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Article
Peer-Review Record

Cold Wave-Induced Reductions in NDII and ChlRE for North-Western Pacific Mangroves Varies with Latitude and Climate History

Remote Sens. 2021, 13(14), 2732; https://doi.org/10.3390/rs13142732
Reviewer 1: Anonymous
Reviewer 2: Anonymous
Remote Sens. 2021, 13(14), 2732; https://doi.org/10.3390/rs13142732
Received: 29 May 2021 / Revised: 17 June 2021 / Accepted: 9 July 2021 / Published: 12 July 2021

Round 1

Reviewer 1 Report

Abstract

L21: We isolated 21 of the cold wave effects on the forest canopy from phenology. How ? did you use  any phonological approaches such as using BBCH scale?

L31-32: This is not the result section. I recommend changing these sentences to summarize the importance of your study or the implication of the study findings.

Introduction :

In general, more literature need to be added to this section

L44-53: what about precipitation?

L75-85: The authors need to add relevant information about the importance of remote sensing data in the study related to mangroves, including the pros and cons.

Materials and Methods

L166-188: I did not find anything related to the plot size and how they are matched with sentinel-2 data? Please revise and add relevant information

L213-240: The authors investigated how the cold waves would affect canopy reflectance signature using NDII and ChIRE. I recommend adding more spectral indices and canopy properties; for example, measuring LAI, Chlorophyll, and canopy water content will be an option.   Also, if the size of the selected plots is big enough, you may use MODIS LST data as well.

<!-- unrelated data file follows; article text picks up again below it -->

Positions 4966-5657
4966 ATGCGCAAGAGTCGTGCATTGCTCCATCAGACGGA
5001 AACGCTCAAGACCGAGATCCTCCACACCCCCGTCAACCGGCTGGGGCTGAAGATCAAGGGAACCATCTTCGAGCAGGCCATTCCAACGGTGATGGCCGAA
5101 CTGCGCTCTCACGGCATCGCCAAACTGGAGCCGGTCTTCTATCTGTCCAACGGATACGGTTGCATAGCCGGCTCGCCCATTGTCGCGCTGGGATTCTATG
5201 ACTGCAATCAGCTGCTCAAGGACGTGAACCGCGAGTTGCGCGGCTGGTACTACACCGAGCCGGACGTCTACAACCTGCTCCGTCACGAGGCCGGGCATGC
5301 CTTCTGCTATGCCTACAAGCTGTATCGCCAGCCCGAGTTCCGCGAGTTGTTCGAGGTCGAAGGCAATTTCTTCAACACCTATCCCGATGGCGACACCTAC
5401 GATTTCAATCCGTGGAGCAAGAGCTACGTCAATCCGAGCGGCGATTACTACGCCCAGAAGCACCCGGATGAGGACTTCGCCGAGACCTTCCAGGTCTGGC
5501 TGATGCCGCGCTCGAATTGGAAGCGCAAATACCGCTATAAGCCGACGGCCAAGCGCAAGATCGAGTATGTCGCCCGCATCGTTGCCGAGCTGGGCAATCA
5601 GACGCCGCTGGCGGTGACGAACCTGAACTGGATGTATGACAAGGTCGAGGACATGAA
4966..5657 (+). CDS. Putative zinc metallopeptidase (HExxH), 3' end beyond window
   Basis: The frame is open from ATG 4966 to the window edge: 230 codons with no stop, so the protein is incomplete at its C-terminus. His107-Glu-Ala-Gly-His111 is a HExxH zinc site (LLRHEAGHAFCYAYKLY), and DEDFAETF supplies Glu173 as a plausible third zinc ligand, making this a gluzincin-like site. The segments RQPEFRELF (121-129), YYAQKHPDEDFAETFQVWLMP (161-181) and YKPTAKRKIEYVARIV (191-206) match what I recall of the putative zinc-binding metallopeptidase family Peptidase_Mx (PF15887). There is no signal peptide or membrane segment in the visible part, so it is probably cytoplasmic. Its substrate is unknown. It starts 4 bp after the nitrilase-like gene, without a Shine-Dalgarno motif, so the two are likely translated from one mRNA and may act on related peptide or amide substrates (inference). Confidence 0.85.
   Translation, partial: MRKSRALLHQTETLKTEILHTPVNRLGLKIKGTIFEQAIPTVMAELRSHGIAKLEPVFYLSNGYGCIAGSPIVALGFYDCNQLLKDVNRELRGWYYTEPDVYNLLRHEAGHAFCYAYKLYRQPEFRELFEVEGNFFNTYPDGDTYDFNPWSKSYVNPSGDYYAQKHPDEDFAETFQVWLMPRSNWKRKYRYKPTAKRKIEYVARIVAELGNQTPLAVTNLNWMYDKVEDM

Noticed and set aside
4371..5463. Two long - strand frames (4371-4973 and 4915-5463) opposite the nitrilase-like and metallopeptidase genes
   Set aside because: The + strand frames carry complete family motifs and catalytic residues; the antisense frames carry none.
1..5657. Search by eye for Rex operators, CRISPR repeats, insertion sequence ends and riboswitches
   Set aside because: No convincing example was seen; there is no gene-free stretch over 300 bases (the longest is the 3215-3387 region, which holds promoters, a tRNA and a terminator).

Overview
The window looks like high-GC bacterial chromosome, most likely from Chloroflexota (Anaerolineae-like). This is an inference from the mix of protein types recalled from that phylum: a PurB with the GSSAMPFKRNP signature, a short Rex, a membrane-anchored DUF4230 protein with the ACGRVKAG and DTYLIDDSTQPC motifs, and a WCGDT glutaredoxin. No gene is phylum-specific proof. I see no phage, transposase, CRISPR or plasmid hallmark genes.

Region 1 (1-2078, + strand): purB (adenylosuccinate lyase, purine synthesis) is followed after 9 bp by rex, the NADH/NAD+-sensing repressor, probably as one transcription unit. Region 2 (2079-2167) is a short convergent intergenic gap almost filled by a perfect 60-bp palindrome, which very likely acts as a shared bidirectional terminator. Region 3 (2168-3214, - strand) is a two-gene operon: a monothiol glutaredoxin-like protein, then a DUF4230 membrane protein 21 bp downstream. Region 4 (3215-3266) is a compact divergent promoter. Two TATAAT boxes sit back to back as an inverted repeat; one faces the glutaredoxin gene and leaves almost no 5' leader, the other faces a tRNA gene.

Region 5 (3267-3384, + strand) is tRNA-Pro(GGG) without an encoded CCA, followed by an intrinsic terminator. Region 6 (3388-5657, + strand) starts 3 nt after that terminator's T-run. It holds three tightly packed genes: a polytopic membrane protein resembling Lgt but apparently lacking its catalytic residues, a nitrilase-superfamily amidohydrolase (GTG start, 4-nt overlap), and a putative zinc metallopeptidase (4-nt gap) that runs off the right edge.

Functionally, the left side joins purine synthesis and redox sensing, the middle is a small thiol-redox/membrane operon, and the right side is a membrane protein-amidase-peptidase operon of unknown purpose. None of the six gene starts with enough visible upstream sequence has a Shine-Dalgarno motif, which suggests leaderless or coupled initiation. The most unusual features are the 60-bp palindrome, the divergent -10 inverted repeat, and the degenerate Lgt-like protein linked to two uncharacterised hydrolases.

Results and discussion: well written

Author Response

 L21: We isolated 21 of the cold wave effects on the forest canopy from phenology. How ? did you use  any phonological approaches such as using BBCH scale?

Reply: The effects of cold wave were separated from the phenology by comparing the 2021 VI values to the values in the 5-years baseline (without cold wave) as explained in lines 16-17 “Using a cold wave event from 2021, we evaluated the effects of low temperatures on vegetation index (VI) change (relative to a recent five-year baseline) […]”. For clarity, we added the information in lines 22-23 “We isolated the cold wave effects on the forest canopy from phenology (i.e., cold wave-induced deviation from a five-year baseline) and […]”. The baseline method is explained in section 2.4.2 starting line 260.

 

L31-32: This is not the result section. I recommend changing these sentences to summarize the importance of your study or the implication of the study findings.

Reply: The two last sentences were modified to highlight the implications of our study, it now reads “Our results confirm that local baseline (i.e., recent past) climate predicts canopy resistance to cold wave damage across K. obovata stands in the northern Pacific, and in congruence with findings from New World mangroves, they imply geographic variation in mangrove leaf physiological resistance to cold for Northern Pacific mangroves” (lines 31-34).

 

In general, more literature need to be added to this section

Reply: We added more references to this section:

  1. Asbridge, E., et al., The extent of mangrove change and potential for recovery following severe Tropical Cyclone Yasi, Hinchinbrook Island, Queensland, Australia. Ecol. Evol., 2018. 8(21): p. 10416-10434.